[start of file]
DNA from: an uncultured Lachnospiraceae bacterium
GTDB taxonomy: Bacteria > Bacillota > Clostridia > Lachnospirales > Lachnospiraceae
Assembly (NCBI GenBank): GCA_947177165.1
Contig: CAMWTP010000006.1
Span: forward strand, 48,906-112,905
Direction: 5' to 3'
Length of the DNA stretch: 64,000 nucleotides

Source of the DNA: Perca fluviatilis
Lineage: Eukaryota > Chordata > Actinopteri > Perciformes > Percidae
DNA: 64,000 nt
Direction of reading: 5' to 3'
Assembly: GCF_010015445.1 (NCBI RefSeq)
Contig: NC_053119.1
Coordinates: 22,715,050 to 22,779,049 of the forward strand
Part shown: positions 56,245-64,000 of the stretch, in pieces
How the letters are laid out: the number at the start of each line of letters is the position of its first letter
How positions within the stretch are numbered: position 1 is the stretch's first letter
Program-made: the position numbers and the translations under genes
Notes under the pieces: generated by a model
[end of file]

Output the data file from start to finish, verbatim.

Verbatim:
DNA from: an uncultured Lachnospiraceae bacterium
GTDB taxonomy: Bacteria > Bacillota > Clostridia > Lachnospirales > Lachnospiraceae
Assembly (NCBI GenBank): GCA_947177165.1
Contig: CAMWTP010000006.1
Span: forward strand, 48,906-112,905
Direction: 5' to 3'
Length of the DNA stretch: 64,000 nucleotides

Source of the DNA: Perca fluviatilis
Lineage: Eukaryota > Chordata > Actinopteri > Perciformes > Percidae
DNA: 64,000 nt
Direction of reading: 5' to 3'
Assembly: GCF_010015445.1 (NCBI RefSeq)
Contig: NC_053119.1
Coordinates: 22,715,050 to 22,779,049 of the forward strand
Part shown: positions 56,245-64,000 of the stretch, in pieces
How the letters are laid out: the number at the start of each line of letters is the position of its first letter
How positions within the stretch are numbered: position 1 is the stretch's first letter
Program-made: the position numbers and the translations under genes
Notes under the pieces: generated by a model